Effect of JOBS Act on Demand for Accredited Investor Leads

What Will Be the Role of Accredited Investors in Private Investments?

As the different ramifications of the 2012 JOBS Act begin to sink in, some assumptions have been made regarding the future role of accredited investors with regard to private investments. The Act specifies rules that change Rule 506 of the Security and Exchange Commission’s Regulation D. Rule 506 provides a safe harbor for the offering and sale of certain private, unregistered securities. Previously, Rule 506 allowed unlimited private fundraising from an unlimited number of accredited investors – investors with $1 million in wealth or $200,000 income in each of the previous two years – and up to 35 non-accredited investors (assuming certain financial disclosures are met). The old Rule 506 also prohibited general solicitation or marketing of restricted securities to the public.

The new rules contained in the JOBS Act lifts the marketing prohibition on Rule 506 offerings. Rule 506, according to the SEC’s Division of Risk, Strategy and Financial Innovation, is already the most frequently used safe harbor rule within Reg D (the others being Rules 504 and 505), and this lifting of marketing restrictions will no doubt accelerate the move to Rule 506-based private placements. Some have speculated that the regulations will diminish the role of accredited investors in Rule 506 offerings because of the dropped ban on general advertising. However, this viewpoint overlooks the fact that fully 90 percent of Reg D offerings are composed entirely of accredited investors. In other words, most everyone who invests in a Reg D offering is accredited, and there is no reason to believe they will be crowded out in the future.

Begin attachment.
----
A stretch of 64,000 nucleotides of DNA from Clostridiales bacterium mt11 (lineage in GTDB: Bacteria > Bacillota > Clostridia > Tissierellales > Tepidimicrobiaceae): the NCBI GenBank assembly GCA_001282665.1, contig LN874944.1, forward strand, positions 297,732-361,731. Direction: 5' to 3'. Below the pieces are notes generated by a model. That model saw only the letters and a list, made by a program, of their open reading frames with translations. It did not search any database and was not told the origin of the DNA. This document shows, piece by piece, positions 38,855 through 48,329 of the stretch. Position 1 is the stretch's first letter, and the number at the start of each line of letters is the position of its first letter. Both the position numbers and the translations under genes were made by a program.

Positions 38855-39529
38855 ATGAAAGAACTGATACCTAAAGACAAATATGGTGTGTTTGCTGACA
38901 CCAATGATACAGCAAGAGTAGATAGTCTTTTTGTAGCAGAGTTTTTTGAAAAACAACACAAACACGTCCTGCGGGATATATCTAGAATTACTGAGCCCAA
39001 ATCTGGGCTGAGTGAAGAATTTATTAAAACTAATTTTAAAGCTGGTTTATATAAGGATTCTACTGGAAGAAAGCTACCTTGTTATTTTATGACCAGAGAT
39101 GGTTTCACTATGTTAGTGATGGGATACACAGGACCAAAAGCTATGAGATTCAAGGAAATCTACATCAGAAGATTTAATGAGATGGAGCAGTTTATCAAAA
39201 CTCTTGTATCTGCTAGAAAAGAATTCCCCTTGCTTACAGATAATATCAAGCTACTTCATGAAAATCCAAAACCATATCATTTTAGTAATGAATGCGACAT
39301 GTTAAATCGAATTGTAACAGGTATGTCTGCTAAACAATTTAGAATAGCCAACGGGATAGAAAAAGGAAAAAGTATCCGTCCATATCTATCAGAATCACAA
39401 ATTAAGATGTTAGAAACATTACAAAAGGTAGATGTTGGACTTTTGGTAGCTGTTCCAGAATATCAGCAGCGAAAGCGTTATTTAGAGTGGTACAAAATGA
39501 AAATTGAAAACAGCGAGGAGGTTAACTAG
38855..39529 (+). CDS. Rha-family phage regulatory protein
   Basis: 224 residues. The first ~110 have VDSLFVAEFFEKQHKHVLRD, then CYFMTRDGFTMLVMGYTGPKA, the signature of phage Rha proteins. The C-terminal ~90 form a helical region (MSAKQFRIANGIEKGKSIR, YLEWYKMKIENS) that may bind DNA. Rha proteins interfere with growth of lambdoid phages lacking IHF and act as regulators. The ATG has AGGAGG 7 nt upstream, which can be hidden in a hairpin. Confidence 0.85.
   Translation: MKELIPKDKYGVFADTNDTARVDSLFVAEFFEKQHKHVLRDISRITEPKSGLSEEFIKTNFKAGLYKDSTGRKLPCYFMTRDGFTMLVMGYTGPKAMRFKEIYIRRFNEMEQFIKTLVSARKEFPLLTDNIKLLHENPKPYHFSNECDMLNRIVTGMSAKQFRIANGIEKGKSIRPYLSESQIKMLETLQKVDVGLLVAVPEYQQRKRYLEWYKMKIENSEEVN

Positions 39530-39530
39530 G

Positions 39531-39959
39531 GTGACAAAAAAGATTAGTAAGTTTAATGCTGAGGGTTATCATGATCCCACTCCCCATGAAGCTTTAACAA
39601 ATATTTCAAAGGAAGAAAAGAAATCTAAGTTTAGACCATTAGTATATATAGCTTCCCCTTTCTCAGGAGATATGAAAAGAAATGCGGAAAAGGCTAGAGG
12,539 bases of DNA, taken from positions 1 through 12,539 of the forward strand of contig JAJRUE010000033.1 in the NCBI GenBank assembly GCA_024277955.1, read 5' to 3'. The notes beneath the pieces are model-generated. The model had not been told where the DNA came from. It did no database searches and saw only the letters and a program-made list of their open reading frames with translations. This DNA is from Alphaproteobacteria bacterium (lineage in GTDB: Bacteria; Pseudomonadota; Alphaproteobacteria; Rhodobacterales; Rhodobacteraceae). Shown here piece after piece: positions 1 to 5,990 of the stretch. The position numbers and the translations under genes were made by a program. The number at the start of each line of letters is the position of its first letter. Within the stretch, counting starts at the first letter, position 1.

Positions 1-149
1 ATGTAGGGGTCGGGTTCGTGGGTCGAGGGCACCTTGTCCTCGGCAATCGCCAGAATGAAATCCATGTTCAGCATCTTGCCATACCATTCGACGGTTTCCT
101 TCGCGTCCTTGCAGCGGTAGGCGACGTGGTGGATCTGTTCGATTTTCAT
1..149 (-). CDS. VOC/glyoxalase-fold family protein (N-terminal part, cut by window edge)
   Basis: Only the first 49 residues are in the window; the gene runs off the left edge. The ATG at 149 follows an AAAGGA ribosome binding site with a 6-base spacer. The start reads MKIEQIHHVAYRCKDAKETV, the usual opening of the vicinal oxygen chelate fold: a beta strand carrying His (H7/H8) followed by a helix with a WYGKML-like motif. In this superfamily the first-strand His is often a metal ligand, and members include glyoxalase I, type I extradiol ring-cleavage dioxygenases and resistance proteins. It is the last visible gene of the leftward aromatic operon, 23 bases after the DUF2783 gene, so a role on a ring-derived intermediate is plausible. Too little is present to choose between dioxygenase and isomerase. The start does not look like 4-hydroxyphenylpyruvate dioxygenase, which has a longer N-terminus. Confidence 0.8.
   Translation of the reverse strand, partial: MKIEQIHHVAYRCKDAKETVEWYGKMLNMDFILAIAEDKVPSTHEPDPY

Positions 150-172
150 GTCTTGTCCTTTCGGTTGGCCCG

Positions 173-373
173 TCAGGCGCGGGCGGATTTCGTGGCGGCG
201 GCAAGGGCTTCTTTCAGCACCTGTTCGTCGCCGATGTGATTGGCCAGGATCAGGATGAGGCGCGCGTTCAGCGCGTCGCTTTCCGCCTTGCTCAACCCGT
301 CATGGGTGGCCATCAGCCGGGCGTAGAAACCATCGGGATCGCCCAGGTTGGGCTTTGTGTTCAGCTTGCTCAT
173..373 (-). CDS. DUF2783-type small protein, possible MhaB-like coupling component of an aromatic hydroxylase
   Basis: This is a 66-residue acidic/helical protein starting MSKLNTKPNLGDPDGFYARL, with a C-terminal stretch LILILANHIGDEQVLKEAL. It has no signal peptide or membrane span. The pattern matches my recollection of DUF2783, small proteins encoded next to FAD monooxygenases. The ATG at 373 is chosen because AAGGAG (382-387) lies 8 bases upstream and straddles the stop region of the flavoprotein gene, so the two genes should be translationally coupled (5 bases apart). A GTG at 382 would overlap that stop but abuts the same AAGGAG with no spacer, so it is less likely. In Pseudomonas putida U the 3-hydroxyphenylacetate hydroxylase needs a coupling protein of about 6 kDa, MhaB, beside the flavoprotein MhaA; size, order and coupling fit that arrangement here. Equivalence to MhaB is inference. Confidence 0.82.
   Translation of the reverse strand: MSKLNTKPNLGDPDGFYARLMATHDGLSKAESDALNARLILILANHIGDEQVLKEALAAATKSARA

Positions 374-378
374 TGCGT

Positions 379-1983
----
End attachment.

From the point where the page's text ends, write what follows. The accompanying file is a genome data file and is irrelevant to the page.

One reason why accredited investors will most likely continue to dominate the private placement market is that private companies prefer them:

  1. Accredited investors, who are by definition wealthy, can on average make larger purchases than can non-accredited ones.
  2. By favoring large investors, private firms can reduce the number of small investors, which means reducing the total number of investors.
  3. Reducing the number of different investors saves operational costs, increases privacy, and in general reduces the hassles of dealing with a lot of small investors.

Therefore, the demand for accredited investors is likely to remain robust even when the SEC roles out the final version of its new rules. SalesLeads.tv is the industry leader in the sale of accredited investor lead lists and is looking forward to the continuing opportunity of providing clients with the highest quality lists that are DNC and state-law compliant.

Eric Bank